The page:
Is It Possible To Worry Less As A Mom? This Is The Best Advice I Ever Got
Like so many newborns, my eldest daughter spent most of the daytime hours fast asleep for the first three months of her life. The night was a different story, of course — one marked by near-constant nursing and frequent crying — so, really, I should've been trying to rest when she did. I just couldn't, though. If 30 minutes or more passed without a noise or movement, I'd find myself monitoring her chest, seeing if I could feel her breath against my fingertips, and simply ensuring that she was still alive. I began to wonder whether I would ever worry less as a mom. Whenever I looked at that little person I had grown inside my body — at that little piece of my heart — I seriously doubted it.
Although I've struggled with anxiety throughout most of my life, and was unsurprisingly among the 10 percent of women who develop postpartum anxiety, I have never attributed my incessant concern about my kids solely to my mental health status. Even when I'm not feeling particularly anxious or overwhelmed at all, passing worries, both big and small, creep into my thoughts.
What if my daughters get bullied at school? Will Luna ever eat more than pancakes and soup? What if I've made a mistake by not sending them to daycare? What if someone hurts them? Have they watched too much TV today? When should I let them play in the park alone? What if I have passed on my hyperhidrosis, ultimately condemning them to childhoods full of social anxiety? What if their body image is sh*t? What if I lose them? What if I'm doing things wrong? What if they hate me?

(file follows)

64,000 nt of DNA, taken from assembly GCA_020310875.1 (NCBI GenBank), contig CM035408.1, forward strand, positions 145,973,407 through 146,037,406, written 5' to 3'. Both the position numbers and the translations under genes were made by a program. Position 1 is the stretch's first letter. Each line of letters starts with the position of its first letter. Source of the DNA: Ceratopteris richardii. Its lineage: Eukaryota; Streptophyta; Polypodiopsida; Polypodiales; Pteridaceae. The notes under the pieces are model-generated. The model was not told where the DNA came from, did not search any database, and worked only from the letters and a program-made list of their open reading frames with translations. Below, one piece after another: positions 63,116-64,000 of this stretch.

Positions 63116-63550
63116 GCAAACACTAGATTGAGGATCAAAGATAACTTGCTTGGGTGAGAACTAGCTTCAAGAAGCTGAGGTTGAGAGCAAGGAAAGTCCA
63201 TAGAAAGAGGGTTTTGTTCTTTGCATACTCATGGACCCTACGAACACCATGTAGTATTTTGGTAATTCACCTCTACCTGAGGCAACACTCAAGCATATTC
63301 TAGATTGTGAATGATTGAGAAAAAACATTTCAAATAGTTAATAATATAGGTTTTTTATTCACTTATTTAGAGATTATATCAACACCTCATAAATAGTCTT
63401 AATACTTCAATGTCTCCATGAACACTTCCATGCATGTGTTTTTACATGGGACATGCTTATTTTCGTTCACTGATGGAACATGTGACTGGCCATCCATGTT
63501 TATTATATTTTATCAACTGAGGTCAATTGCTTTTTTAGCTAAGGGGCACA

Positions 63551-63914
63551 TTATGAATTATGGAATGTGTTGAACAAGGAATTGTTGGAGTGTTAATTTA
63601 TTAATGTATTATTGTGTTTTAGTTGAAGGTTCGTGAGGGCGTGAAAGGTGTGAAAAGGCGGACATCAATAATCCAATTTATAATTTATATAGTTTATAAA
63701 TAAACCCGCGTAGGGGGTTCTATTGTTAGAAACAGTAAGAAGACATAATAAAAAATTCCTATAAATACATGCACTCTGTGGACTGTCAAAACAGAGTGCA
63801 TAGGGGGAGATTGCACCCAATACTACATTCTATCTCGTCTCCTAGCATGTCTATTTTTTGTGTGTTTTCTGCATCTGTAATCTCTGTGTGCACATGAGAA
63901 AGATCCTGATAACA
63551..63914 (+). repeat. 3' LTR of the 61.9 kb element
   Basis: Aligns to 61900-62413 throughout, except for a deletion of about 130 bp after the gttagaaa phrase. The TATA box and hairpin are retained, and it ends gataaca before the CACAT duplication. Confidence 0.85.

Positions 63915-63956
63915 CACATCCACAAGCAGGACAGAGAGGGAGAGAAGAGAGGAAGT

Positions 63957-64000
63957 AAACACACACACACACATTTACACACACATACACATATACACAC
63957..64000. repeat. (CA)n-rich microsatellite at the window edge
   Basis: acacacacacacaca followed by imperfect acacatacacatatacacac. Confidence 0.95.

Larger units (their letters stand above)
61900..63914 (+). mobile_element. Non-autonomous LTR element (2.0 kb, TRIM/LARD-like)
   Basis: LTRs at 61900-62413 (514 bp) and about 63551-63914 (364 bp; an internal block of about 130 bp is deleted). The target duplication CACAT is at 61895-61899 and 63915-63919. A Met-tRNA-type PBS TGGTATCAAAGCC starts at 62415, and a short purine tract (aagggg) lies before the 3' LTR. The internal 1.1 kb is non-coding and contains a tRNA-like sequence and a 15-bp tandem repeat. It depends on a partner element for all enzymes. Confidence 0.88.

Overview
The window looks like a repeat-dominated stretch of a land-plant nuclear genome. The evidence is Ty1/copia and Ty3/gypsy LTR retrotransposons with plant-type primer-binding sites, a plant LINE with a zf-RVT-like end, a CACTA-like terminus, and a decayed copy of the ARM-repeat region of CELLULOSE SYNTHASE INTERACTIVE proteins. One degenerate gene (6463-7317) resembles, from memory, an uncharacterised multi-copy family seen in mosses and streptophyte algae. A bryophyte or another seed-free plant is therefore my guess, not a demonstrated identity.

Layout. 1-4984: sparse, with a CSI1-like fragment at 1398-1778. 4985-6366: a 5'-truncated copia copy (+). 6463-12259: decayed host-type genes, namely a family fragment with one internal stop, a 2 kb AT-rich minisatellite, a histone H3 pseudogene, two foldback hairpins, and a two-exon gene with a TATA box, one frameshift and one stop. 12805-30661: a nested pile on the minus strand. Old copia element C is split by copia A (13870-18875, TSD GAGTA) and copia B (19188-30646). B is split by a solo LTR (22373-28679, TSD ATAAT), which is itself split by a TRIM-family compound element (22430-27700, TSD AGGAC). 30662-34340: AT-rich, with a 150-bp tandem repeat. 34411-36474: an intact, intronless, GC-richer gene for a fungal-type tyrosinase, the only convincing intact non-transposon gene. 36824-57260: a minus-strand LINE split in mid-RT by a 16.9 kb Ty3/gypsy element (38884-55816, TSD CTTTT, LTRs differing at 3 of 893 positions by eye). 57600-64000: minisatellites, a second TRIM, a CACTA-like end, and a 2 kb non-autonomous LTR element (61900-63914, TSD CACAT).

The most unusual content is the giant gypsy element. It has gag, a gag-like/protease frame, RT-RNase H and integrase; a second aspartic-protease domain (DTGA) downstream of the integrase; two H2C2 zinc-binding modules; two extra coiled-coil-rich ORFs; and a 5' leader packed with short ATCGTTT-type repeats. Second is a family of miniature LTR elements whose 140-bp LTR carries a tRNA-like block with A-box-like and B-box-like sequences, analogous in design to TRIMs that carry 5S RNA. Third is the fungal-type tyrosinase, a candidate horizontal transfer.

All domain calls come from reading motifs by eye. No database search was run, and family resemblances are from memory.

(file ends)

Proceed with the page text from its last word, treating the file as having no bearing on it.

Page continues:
Whenever I speak to other mothers, I realize very quickly that I am not alone. Although I'm sure many dads worry, too (I know my husband certainly does), there's something about being a mom that causes particularly poignant, and often self-critical, concern.
Culturally, mothers are often still viewed as children's prime caretakers. We are pressured to perfectly balance being moms, partners, friends, and employees. We are offered contradictory advice at every turn. We are, ultimately, encouraged to be so entirely selfless that we eschew any form of self-care in order to be fully present for our babies. It's enough to make anyone worry.
The more a mother worries, the more consumed she becomes by love for her family, and the less she makes time for herself, the more her worrying becomes not only impossible for her to handle, but difficult for others to be around.
On a personal level, though, I often feel it's impossible to put my love for my kids into words. They are as much a part of me as my mind or my heart — if not, somehow, more. Sometimes I genuinely believe they are the best things I've ever done. Every maternal instinct within me is rooted in protecting them, and caring for them, and making them happy, and challenging anyone who makes them unhappy. This is enough to make anyone worry, too.
Although I can understand where the worrying comes from, I realized early on into motherhood that it wasn't necessarily healthy. Just look at contemporary, and often not-so-flattering, depictions of mothers on the screen. Whether we're talking about Skyler on Breaking Bad, Elsa in Atypical, Lori from The Walking Dead, Betty Draper of Mad Men, Lettie Mae on True Blood, or even (albeit to a very extreme degree) Game Of Thrones' Cersei Lannister, it's clear that the more a mother worries (be it about the kids, or the house, or the money), the more consumed she becomes by love for her family, and the less she makes time for herself, the more her worrying becomes not only impossible for her to handle, but difficult for others to be around.